Bimmerfest - BMW Forums

Bimmerfest - BMW Forums (
-   E36/7 Z3 (1996-2002) (
-   -   Z3 Roadster (E36/7) Stuck partway through "shift pins" job -- any ideas? (

3.0L-Z3 10-13-2012 06:21 PM

Stuck partway through "shift pins" job -- any ideas?
Hey all,

So I've got my tranny removed from my Z in the garage and I'm positively stuck for ideas. I'm trying to initially remove the three pins from the top side of the transmission (the smaller diameter ones).

The pins will simply not come out. The caps and springs have been removed successfully. The pins themselves are loose at the bottom of their travel, i.e. when pressed in. But when I expand pliers to pull them out, the will travel approx. 1mm upwards before seizing and not coming any further.

I'm concerned that they have been damaged at the base (the rounded tip) and have perhaps been mushroomed to the extent that the base is now larger diameter than the sleeve. Is this possible? Another idea is that the trans is somehow in the wrong gear/setting and that's restricting the pins. However, they are loose when pushed all the way down into the sleeve.

I have not yet approached the 5th/reverse pins yet, although they are higher priority. Any advice on removing these would be really appreciated. Especially since the car is jacked up and consuming space in my friend's garage! :-/

2.3z3 10-14-2012 12:22 AM

I have not done this yet, but this is from the shift pin service write up.

Remove the pins from their respective bores. These will almost certainly be stuck in place (hence the need for the service). We found that we were able to pull the pins out by inserting a small, bent-tip screwdriver into the hole in the center of the pin and pulling them straight out.

Randy Forbes 10-14-2012 05:55 AM

I was thinking more along the lines of pushing (forcing, really) a wooden dowel, maybe even a pencil, into them and pulling them up.

Also, if you're seeing those top bores sleeved, what you're trying to do has already been done. As manufactured, the 1st/2nd gear detent pins are directly in the aluminum casting, the SIB is to fit those bores with a coating-lined bushing sleeve.

And, the top ones are the easy ones...

I suppose you're going to want to see pictures...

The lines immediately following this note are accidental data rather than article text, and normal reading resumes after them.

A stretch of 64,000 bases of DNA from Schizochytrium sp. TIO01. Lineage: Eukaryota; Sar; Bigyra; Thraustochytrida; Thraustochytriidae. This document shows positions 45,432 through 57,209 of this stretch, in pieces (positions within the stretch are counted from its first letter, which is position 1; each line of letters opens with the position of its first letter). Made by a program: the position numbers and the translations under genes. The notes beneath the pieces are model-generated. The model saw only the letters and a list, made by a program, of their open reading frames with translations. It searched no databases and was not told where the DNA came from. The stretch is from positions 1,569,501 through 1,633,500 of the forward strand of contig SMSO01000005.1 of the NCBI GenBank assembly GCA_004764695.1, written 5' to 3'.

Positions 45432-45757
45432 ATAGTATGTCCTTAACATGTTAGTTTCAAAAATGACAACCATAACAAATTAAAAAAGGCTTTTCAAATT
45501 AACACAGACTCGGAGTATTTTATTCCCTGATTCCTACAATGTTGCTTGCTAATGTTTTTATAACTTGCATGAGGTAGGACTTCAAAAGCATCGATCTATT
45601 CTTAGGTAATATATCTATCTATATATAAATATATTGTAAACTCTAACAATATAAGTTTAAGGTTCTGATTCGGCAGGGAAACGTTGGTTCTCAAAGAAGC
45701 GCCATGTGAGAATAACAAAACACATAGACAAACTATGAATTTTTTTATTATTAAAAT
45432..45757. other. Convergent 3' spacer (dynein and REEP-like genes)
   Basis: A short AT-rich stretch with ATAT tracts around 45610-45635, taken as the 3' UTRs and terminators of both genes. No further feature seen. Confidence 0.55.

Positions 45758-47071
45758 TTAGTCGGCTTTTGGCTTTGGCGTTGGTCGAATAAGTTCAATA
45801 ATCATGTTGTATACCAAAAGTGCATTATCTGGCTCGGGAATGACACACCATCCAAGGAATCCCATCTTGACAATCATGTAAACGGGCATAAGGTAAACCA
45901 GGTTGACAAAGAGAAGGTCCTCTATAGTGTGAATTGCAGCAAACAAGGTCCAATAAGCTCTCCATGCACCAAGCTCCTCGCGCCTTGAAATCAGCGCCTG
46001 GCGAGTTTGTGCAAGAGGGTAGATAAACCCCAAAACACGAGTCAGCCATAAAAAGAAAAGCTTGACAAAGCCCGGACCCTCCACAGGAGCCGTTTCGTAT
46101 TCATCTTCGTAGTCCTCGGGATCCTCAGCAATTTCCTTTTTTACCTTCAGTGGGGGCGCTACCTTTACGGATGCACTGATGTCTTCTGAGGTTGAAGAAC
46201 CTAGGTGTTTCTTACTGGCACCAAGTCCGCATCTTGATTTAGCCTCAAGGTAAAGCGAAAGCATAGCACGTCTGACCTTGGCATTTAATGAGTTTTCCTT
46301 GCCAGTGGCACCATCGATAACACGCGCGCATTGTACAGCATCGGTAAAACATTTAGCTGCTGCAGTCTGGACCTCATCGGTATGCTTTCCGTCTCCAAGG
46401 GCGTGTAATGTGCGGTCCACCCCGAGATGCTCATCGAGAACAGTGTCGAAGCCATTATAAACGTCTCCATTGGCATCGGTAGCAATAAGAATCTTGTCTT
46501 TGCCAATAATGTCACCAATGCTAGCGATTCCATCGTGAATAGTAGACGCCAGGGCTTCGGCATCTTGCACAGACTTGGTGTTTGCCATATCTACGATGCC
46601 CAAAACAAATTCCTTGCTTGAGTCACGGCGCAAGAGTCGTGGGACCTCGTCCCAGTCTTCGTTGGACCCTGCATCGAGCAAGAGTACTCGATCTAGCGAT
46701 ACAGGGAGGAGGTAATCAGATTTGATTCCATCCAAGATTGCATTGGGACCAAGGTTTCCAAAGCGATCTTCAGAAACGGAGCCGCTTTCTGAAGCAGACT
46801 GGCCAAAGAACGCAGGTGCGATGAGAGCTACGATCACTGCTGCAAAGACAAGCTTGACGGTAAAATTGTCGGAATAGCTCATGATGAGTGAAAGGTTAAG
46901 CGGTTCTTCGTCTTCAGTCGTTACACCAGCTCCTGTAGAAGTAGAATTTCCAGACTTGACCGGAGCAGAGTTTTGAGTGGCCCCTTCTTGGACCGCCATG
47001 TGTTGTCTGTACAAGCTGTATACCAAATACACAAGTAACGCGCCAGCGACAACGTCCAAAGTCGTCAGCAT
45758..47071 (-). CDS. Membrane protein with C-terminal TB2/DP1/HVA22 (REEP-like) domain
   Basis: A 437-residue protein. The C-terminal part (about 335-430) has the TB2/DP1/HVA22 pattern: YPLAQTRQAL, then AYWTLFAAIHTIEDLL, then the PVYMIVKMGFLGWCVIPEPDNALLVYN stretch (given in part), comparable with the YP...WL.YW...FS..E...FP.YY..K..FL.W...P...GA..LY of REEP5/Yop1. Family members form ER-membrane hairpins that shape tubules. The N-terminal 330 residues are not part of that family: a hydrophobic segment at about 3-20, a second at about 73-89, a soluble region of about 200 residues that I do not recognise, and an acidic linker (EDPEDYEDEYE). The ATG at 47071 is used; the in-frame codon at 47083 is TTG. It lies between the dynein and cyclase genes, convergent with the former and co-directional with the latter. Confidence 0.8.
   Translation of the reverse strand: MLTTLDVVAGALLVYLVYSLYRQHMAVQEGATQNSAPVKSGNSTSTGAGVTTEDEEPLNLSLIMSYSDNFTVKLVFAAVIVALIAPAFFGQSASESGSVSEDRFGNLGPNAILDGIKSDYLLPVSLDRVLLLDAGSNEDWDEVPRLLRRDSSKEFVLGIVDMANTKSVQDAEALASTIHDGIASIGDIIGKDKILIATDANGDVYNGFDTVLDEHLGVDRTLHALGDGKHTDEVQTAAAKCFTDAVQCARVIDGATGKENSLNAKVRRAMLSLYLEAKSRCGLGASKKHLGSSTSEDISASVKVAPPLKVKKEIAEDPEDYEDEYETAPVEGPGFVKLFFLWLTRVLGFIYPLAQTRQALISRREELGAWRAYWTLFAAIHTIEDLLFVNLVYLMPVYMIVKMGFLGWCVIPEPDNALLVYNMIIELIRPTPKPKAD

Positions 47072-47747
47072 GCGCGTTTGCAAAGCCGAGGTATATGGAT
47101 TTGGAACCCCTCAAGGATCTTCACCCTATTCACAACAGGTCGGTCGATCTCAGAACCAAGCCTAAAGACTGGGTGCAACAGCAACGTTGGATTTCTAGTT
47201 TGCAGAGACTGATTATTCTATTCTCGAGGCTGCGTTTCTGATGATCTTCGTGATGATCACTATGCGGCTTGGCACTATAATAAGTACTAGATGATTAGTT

Randy Forbes 10-14-2012 06:19 AM

Shift pin work starting on page 24 of this album:

Top-most bores without lined bushes, and then with:

3.0L-Z3 10-14-2012 08:19 AM

Randy and 2.3,

Thanks for the suggestions, and photos. There are a few things I can still try before giving up hope and buttoning her up.
1. Devise a hook to grab the hole at the bottom of the pin. We've attempted this already but maybe can make something stronger.

2. Compression-fit a wooden cylinder inside the existing pin. Getting the correct size will be challenging, but perhaps some fancy pocket knife work will do the trick.
>> I'm concerned about mushrooming the top-side of the pins. If this happens, the pins will a) seize in the sleeve and not remove and b) not function for driving anymore...

3. Something not-yet fully understood involving a machinist's tap. The challenge will be holding the pin from rotating while engaging the tap's teeth.

This is a toughy. If you guys have any more brilliant ideas, please share!

Randy Forbes 10-14-2012 09:37 AM

The tap is a good idea (whomever thought of it); turning it while lifting the pin__to the point it doesn't come out/lift higher__should suffice *enough* for the teeth to bite in, allowing you to remove it.

We're all on the edge of our chairs, so do us proud!

Bob2.8 10-14-2012 09:53 AM

Would an expanding drywall anchor fit inside? A plastic anchor would give a friction fit without causing damage if it won't come out and you need to put the old pins back in.